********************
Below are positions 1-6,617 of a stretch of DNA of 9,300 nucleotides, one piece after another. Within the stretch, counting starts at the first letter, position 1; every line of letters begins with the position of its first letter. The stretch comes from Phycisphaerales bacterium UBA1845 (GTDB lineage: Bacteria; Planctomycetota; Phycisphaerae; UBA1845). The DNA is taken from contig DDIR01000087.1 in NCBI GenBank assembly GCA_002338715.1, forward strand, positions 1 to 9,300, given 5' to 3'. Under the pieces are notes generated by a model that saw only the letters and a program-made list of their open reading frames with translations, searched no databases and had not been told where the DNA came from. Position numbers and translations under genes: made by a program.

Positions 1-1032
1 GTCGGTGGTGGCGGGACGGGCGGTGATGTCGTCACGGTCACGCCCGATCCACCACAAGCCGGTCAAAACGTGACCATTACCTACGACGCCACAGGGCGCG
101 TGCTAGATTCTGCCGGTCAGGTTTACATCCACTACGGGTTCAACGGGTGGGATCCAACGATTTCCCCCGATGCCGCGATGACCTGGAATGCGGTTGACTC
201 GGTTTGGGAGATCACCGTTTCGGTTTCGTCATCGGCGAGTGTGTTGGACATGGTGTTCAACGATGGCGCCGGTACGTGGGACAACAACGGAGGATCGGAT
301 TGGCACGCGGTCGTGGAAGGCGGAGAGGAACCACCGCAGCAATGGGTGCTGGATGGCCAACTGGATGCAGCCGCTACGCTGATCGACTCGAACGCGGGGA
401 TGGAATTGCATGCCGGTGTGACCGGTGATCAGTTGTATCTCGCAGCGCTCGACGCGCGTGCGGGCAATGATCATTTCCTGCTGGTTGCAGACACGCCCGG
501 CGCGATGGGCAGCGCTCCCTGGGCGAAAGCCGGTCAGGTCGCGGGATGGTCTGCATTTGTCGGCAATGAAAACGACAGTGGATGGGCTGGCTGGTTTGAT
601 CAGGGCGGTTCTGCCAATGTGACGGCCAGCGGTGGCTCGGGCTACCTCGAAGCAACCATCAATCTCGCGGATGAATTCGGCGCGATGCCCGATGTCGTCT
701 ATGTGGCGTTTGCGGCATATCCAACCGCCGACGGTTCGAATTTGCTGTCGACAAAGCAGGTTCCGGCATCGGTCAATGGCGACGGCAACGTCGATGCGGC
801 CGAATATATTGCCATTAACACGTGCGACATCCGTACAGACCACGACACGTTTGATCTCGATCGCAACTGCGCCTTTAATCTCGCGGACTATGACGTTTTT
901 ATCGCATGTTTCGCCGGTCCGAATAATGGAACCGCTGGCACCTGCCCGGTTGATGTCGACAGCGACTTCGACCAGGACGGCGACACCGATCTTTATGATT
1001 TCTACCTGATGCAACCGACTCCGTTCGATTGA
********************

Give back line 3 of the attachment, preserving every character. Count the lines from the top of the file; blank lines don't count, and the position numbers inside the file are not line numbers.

1 GTCGGTGGTGGCGGGACGGGCGGTGATGTCGTCACGGTCACGCCCGATCCACCACAAGCCGGTCAAAACGTGACCATTACCTACGACGCCACAGGGCGCG